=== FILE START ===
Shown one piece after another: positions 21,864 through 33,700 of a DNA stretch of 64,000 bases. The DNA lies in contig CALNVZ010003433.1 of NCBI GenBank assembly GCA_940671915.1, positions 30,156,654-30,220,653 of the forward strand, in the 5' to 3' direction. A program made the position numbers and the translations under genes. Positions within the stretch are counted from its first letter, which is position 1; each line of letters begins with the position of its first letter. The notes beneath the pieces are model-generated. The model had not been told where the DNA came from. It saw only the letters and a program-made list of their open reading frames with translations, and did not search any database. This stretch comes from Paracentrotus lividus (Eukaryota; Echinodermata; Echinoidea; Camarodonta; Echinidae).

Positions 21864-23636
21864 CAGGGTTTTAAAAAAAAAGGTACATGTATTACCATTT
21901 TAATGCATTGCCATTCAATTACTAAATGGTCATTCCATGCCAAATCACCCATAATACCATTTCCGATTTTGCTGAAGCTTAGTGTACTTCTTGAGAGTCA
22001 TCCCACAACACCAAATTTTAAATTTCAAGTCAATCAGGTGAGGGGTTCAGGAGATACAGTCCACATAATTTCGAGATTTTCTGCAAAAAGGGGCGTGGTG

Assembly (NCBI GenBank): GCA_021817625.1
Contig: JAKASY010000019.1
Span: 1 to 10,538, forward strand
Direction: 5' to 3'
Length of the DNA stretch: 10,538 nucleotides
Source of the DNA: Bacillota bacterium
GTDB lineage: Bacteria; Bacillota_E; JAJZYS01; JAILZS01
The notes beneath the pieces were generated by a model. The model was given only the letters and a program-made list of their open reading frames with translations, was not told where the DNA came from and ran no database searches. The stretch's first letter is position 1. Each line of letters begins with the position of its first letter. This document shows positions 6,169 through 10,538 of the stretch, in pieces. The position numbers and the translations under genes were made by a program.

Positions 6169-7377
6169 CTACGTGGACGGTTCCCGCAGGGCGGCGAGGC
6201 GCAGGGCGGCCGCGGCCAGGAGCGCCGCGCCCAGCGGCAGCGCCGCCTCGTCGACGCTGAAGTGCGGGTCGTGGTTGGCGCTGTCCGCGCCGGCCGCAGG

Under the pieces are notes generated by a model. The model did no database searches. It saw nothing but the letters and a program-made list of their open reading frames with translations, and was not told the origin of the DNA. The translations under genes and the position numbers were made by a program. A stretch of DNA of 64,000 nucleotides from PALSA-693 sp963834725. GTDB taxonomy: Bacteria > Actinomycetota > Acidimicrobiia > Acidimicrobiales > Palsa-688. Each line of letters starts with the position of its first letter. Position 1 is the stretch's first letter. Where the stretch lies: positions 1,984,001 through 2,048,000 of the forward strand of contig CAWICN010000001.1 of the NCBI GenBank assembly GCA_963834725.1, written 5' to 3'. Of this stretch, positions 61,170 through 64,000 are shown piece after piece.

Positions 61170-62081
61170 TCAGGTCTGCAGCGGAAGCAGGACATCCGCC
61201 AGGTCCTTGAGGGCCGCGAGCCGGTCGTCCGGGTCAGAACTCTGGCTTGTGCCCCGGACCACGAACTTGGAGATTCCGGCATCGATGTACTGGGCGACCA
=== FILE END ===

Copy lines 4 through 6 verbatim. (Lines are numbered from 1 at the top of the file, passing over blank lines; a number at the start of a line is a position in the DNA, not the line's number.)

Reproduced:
21901 TAATGCATTGCCATTCAATTACTAAATGGTCATTCCATGCCAAATCACCCATAATACCATTTCCGATTTTGCTGAAGCTTAGTGTACTTCTTGAGAGTCA
22001 TCCCACAACACCAAATTTTAAATTTCAAGTCAATCAGGTGAGGGGTTCAGGAGATACAGTCCACATAATTTCGAGATTTTCTGCAAAAAGGGGCGTGGTG

Assembly (NCBI GenBank): GCA_021817625.1